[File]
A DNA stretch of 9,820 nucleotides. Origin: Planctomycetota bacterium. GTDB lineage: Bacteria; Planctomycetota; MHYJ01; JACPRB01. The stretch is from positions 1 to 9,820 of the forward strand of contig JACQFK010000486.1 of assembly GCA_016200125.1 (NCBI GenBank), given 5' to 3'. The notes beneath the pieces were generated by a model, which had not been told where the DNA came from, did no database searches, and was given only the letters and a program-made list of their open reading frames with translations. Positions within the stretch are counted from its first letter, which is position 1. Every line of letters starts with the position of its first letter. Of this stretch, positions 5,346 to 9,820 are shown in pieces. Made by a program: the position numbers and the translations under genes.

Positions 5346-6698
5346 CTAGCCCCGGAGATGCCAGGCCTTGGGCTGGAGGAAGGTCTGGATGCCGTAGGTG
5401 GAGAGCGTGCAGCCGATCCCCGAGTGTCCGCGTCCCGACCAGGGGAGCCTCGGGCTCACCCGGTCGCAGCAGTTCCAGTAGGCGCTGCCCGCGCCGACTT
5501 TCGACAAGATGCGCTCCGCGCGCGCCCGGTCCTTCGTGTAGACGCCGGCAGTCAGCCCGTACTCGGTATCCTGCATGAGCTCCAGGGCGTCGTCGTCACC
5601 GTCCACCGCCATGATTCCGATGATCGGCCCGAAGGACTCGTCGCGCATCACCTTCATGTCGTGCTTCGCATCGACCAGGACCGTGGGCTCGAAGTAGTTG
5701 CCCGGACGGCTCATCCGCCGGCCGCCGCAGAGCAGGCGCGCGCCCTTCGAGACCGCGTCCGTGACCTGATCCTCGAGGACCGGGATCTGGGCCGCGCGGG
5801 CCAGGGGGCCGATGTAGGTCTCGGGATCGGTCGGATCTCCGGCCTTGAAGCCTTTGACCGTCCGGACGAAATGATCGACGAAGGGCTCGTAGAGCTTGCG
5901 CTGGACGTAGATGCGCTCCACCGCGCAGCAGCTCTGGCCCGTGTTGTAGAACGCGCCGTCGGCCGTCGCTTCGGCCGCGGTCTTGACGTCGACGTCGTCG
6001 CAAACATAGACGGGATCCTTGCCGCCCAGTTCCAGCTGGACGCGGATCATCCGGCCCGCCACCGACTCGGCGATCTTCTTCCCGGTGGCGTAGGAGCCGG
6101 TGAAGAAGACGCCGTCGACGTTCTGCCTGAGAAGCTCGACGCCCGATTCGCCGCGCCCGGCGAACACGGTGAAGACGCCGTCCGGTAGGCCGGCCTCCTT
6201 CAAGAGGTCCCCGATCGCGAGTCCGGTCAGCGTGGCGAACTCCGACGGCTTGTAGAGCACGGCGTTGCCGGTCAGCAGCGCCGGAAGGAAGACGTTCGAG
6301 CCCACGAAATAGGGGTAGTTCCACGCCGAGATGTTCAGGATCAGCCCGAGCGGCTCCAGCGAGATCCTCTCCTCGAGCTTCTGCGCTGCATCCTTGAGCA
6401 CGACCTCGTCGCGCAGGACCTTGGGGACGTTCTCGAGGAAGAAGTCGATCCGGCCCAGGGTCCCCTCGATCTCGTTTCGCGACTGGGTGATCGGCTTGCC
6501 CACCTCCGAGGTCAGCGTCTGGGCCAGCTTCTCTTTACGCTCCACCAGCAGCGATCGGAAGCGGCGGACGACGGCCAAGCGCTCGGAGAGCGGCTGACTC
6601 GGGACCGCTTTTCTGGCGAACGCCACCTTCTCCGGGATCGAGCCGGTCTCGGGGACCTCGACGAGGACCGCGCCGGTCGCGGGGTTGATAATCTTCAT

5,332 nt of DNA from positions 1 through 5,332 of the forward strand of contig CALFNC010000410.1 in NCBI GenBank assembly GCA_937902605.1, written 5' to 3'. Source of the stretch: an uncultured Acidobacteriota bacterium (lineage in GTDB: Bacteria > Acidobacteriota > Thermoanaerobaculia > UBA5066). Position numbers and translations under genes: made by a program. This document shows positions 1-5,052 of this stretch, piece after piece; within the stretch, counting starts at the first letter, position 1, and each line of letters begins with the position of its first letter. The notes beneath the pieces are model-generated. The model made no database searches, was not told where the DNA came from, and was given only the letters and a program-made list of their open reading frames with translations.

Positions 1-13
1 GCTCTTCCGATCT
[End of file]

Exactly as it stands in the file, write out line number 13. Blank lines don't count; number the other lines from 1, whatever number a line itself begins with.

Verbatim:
6301 CCCACGAAATAGGGGTAGTTCCACGCCGAGATGTTCAGGATCAGCCCGAGCGGCTCCAGCGAGATCCTCTCCTCGAGCTTCTGCGCTGCATCCTTGAGCA